other dioceses will not allow Voice affiliates to use Church facilities. Bishop William
E. Lori of Bridgeport described the group as dissenters, telling reporters at the USCCB
meeting last November that their "Change the Church" motto is problematic. Archbishop John
J. Myers of Newark called the group "anti-Church and, ultimately, anti-Catholic."
"They're making us feel like heretics," says Mary Ann Keyes, "like sheep that have been
cut out of the fold. It's wrong," she says with determination. She sees VOTF members as
parish leaders who want to build up the Church. "We're helping to bring healing and wakening
people to lay involvement. It's up to us."
Defense of VOTF
VOTF Executive Director Steve Krueger echoes that theme of greater lay involvement as
a key to resolving the Church crisis. He was discerning whether he had a vocation to the
priesthood, but felt new conviction in his lay calling after attending a 2001 seminar on
Vatican II at Boston College, led by Archdiocese of Boston Director of Planning Bob McMillan,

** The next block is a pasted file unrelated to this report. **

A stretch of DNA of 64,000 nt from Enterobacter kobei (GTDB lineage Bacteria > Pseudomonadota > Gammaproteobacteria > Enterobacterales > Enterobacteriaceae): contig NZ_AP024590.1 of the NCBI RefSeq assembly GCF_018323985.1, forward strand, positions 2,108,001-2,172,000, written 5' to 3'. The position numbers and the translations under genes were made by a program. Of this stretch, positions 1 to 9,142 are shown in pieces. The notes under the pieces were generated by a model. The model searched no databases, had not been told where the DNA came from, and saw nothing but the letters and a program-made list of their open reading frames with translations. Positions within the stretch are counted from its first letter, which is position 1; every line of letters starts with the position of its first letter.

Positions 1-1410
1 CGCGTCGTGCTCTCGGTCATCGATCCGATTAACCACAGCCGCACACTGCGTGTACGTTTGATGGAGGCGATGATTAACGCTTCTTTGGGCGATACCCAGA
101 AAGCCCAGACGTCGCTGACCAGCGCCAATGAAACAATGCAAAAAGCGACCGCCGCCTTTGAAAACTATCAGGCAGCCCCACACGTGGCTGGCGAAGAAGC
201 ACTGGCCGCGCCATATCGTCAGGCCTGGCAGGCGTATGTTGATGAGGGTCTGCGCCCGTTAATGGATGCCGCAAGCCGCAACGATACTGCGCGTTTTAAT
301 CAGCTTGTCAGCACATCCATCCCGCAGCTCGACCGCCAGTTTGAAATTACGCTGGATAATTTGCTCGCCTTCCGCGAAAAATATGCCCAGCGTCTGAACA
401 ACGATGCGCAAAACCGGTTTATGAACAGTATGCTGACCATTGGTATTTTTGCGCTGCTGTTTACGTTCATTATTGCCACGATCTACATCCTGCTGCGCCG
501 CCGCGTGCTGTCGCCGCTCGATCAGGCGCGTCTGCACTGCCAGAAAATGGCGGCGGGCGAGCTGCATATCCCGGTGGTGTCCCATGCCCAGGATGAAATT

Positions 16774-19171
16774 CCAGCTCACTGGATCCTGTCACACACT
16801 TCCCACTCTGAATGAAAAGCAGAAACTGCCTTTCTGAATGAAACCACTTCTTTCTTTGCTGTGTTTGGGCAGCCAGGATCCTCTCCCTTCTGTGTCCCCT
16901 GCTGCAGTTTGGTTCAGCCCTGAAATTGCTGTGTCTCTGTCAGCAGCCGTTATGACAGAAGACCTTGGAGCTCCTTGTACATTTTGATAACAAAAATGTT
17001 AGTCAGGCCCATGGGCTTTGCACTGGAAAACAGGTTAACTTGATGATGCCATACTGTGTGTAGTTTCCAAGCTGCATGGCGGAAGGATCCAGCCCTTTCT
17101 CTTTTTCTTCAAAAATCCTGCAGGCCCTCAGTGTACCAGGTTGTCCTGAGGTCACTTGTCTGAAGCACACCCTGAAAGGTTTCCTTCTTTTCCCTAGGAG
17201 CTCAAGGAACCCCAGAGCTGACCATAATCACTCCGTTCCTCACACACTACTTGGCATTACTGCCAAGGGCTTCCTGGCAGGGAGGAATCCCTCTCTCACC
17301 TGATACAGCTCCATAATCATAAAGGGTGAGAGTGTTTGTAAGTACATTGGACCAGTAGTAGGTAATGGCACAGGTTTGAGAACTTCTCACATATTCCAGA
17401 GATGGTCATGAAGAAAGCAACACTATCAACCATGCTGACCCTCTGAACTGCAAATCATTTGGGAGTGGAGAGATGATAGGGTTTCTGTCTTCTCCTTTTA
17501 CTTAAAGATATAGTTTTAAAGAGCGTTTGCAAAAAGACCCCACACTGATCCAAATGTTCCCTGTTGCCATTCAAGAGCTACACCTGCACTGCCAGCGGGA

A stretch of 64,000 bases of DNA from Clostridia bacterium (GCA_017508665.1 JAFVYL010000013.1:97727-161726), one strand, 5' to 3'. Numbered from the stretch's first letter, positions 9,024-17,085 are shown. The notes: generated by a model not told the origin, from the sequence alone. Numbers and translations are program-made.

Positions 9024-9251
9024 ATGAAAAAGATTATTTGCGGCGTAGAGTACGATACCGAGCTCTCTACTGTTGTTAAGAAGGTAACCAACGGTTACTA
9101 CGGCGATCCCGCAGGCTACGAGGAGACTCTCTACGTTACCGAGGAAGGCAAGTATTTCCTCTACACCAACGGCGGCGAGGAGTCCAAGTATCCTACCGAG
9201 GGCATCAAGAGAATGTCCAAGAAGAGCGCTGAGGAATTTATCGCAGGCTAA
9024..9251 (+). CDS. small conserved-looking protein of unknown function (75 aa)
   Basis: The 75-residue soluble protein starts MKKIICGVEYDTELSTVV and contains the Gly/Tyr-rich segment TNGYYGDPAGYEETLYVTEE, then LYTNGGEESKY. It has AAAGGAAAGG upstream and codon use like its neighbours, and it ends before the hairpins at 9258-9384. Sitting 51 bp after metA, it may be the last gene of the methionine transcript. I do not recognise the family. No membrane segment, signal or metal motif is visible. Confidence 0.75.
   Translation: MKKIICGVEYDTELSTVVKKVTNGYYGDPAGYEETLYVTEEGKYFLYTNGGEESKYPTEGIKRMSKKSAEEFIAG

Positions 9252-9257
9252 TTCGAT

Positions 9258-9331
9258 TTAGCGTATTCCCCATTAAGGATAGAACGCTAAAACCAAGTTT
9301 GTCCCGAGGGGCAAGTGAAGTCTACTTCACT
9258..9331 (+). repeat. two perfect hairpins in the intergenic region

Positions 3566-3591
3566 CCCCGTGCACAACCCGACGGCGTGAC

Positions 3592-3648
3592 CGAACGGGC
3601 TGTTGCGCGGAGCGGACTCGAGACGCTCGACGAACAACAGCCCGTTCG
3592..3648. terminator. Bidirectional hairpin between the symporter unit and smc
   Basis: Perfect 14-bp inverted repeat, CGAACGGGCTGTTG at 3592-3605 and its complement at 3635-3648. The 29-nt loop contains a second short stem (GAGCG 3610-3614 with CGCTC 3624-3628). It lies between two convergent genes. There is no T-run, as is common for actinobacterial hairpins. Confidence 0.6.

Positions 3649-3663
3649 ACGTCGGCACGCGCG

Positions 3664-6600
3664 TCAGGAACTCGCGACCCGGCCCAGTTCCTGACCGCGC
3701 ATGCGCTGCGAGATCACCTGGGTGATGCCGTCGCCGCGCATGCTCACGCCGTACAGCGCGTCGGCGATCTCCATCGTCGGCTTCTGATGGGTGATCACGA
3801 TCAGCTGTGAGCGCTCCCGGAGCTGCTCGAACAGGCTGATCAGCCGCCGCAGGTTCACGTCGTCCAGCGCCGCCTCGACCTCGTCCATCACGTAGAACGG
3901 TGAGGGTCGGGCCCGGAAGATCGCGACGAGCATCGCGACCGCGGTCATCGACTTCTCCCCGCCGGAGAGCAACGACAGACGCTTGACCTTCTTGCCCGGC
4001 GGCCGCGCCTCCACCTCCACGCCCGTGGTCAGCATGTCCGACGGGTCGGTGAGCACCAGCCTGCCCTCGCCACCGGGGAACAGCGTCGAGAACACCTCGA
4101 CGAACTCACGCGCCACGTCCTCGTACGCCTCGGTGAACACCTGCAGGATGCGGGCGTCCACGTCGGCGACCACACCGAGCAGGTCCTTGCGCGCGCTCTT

"He told us that, in order for the Church to survive, the laity are going to need to step
up to the plate," recalls Krueger. "I left that seminar wondering, ‘How do we take our
baptismal priestly ministry to heart?'"
Months later the abuse crisis broke, and Krueger felt compelled to join other laity who
were stepping up to the plate in the nearby parish at Wellesley. By June he had been hired
as executive director of the new organization. Now he leads 11 staff (many part-time) and
about 20 volunteers in VOTF's headquarters in Newton, Massachusetts.
The office itself is a simple affair—five rooms furnished mostly with the kind of folding